Salk Institute scientist Geoff Wahl named President-elect of world's largest cancer research organization
La Jolla, CA – Geoffrey M. Wahl, Ph.D., professor at the Salk Institute for Biological Studies, recently was elected the 2006-07 president of the American Association for Cancer Research (AACR), the world's oldest and largest professional organization dedicated to accelerating scientific progress to prevent and cure cancer.
In his research in the Salk's Gene Expression Laboratory, Wahl is trying to determine, at the most basic molecular level of cells and genes, how cancer originates and progresses, and why tumors become resistant to even the most powerful anti-cancer drugs.
Wahl has developed numerous research techniques that have been widely patented and licensed, and he has authored over 120 research papers including one that is a 'Citation Classic' because it has been so frequently referenced by other scientists in their research articles.
Wahl said that he had dedicated his research career to understanding how cancer begins, in order to understand how to end the disease by precisely blocking the molecular mutations that transform a normal cell in the body into a cancerous cell. Now as president-elect of AACR and next year as president of the organization, he hopes to expand his efforts against cancer
"I see significant opportunities for advances in cancer prevention, diagnosis and treatment as our knowledge of the molecular biology of cancer increases," said Wahl, who as AACR president will expand the organizations research and education programs to include, for example, 'think tanks.'
"Think tanks should be formed that take advantage of our international brain trust to anticipate those areas likely to make the biggest impacts in basic, clinical, and translational research and to develop mechanisms to stimulate the next generation of research in those fields," Wahl explained.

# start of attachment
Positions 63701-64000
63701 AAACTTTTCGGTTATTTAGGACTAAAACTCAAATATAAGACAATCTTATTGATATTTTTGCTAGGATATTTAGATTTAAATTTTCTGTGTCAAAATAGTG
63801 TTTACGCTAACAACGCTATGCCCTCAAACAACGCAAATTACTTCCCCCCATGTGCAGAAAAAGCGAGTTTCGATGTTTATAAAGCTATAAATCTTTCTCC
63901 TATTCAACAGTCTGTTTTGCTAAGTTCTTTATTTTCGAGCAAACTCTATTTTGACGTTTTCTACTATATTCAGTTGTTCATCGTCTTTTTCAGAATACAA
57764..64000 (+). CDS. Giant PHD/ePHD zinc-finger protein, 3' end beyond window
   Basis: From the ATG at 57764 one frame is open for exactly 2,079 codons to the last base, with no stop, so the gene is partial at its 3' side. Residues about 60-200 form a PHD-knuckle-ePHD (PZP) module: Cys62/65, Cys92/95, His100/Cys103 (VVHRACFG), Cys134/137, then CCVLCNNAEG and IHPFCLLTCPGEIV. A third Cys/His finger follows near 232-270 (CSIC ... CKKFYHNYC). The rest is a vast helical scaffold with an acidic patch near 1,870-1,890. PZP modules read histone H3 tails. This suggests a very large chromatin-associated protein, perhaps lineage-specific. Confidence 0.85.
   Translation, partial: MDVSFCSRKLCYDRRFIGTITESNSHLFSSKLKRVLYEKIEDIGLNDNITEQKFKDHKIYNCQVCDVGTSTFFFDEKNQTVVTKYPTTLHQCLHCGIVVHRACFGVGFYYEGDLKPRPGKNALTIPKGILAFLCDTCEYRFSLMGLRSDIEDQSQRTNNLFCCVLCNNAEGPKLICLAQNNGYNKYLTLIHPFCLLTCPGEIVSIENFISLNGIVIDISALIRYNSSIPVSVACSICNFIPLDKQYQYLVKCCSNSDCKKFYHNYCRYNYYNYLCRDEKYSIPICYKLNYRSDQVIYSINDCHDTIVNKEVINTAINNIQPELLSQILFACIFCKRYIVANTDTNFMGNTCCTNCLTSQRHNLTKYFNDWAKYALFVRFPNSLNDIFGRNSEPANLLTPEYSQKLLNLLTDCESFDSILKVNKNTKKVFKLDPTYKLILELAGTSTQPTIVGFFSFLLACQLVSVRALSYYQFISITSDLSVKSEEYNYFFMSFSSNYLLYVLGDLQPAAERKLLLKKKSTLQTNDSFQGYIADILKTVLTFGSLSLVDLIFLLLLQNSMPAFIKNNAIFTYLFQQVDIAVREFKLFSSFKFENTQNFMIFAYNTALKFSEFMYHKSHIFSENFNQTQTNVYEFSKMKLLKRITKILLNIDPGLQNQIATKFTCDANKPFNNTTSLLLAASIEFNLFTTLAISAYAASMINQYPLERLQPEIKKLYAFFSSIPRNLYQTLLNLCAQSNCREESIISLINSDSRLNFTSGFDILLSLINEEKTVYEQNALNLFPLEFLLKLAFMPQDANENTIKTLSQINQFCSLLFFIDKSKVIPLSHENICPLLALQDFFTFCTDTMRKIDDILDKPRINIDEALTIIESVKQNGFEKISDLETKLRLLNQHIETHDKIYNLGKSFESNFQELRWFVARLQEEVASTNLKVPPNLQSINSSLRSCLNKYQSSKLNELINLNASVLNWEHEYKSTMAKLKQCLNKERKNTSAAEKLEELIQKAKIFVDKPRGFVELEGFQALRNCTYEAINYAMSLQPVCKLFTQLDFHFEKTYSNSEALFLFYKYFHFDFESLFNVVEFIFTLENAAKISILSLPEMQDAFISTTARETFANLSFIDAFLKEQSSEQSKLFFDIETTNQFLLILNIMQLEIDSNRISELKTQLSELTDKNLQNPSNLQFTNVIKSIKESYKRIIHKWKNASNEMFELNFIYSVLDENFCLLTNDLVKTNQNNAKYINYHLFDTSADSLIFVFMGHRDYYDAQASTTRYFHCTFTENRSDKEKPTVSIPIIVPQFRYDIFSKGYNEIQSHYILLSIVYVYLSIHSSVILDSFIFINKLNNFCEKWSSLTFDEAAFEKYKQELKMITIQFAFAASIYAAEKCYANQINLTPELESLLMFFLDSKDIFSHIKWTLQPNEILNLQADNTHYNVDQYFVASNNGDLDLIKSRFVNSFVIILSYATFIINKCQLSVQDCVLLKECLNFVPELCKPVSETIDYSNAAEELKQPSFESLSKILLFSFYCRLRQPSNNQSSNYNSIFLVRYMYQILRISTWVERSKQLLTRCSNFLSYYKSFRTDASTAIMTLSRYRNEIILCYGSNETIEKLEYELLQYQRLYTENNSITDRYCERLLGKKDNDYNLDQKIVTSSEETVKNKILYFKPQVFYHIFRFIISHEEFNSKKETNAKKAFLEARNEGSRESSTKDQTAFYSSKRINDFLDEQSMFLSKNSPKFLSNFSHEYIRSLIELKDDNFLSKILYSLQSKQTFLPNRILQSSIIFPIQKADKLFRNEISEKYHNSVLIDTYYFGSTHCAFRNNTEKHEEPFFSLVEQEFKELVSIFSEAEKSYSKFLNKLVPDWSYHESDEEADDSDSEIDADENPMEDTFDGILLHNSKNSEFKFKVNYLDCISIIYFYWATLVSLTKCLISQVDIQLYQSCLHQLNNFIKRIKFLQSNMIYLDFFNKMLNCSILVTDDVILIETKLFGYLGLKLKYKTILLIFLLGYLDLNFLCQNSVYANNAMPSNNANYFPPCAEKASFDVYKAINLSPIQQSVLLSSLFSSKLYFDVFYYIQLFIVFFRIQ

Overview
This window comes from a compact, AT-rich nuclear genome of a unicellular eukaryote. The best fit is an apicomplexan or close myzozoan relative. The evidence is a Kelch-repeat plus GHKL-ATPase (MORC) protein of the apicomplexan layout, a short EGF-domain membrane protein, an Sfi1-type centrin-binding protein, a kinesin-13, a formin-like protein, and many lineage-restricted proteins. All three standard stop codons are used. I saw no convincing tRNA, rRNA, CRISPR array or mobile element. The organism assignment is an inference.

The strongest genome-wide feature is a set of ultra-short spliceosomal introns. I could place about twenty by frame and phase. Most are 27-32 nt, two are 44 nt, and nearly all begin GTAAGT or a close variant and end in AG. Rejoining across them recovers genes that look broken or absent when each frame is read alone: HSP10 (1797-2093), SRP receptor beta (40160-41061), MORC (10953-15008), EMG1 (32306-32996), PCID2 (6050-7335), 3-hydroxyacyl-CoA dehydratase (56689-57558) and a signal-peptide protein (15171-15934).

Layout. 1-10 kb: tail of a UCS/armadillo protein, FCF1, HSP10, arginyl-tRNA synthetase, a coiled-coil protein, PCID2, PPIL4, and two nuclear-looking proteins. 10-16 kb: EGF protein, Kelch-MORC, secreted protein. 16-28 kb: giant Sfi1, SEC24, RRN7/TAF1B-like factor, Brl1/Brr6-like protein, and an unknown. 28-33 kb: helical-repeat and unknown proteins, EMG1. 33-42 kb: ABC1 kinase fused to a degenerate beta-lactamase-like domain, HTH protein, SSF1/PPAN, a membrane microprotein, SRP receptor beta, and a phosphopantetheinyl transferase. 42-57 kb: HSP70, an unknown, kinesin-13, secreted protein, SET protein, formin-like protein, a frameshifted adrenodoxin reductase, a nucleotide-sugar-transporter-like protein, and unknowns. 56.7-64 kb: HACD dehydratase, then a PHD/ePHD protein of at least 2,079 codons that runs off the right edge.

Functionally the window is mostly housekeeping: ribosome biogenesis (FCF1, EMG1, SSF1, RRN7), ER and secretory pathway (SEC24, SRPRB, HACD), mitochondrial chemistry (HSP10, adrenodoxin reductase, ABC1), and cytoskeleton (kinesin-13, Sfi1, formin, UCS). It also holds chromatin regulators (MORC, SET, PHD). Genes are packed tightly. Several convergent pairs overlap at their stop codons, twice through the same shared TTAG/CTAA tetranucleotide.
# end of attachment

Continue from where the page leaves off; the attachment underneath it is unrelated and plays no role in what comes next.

Of special interest to Wahl is the AACR ScientistSurvivor Program, because it fosters interactions between biomedical research scientists, such as himself, and people who are cancer survivors and their advocates.
"The AACR must develop even stronger ties with cancer survivors," said Wahl. "The ScientistSurvivor Program must continue to improve public dissemination of the most recent information on prevention, diagnosis and treatment and to create the informed political base needed to advance cancer research programs."
Wahl's studies encompass molecular biology and the genetics of cancer; genetic instability during cancer initiation and progression; cellular responses to chemotherapeutic agents; oncogene signaling and other stresses related to cancer development or treatment; initiation of DNA replication in normal and malignant cells; and development of targeted therapeutics.
Wahl and his colleagues have investigated mechanisms of genetic instability in cancer cells, which led to their demonstration that integrity of the p53 tumor suppressor pathway is essential for maintaining genome stability. Their current research uses the p53 pathway as a model to understand the mechanisms by which normal and cancer cells sense and respond to the diverse stresses that contribute to cancer development.
Using animal and in vitro two-dimensional and three-dimensional models, they investigate how p53 structure – and the regulatory proteins with which it interacts – enables different gene expression patterns to be elicited depending on the stress and tissue in which the system is activated. Wahl and his group are integrating this information to develop molecularly targeted therapies to activate the p53 pathway to induce cell death in the significant fraction of cancers that retain wild type p53 genes.
After earning a doctorate in biological chemistry at Harvard University, Wahl completed postdoctoral research at Stanford University. In his volunteer work for AACR, he a member of the Board of Directors and served as program chairperson of the organization's annual meeting. He also is a member of the editorial boards of the journals Molecular Cancer Research and Cell Growth and Differentiation and has held numerous other, special conference chairs and committee posts.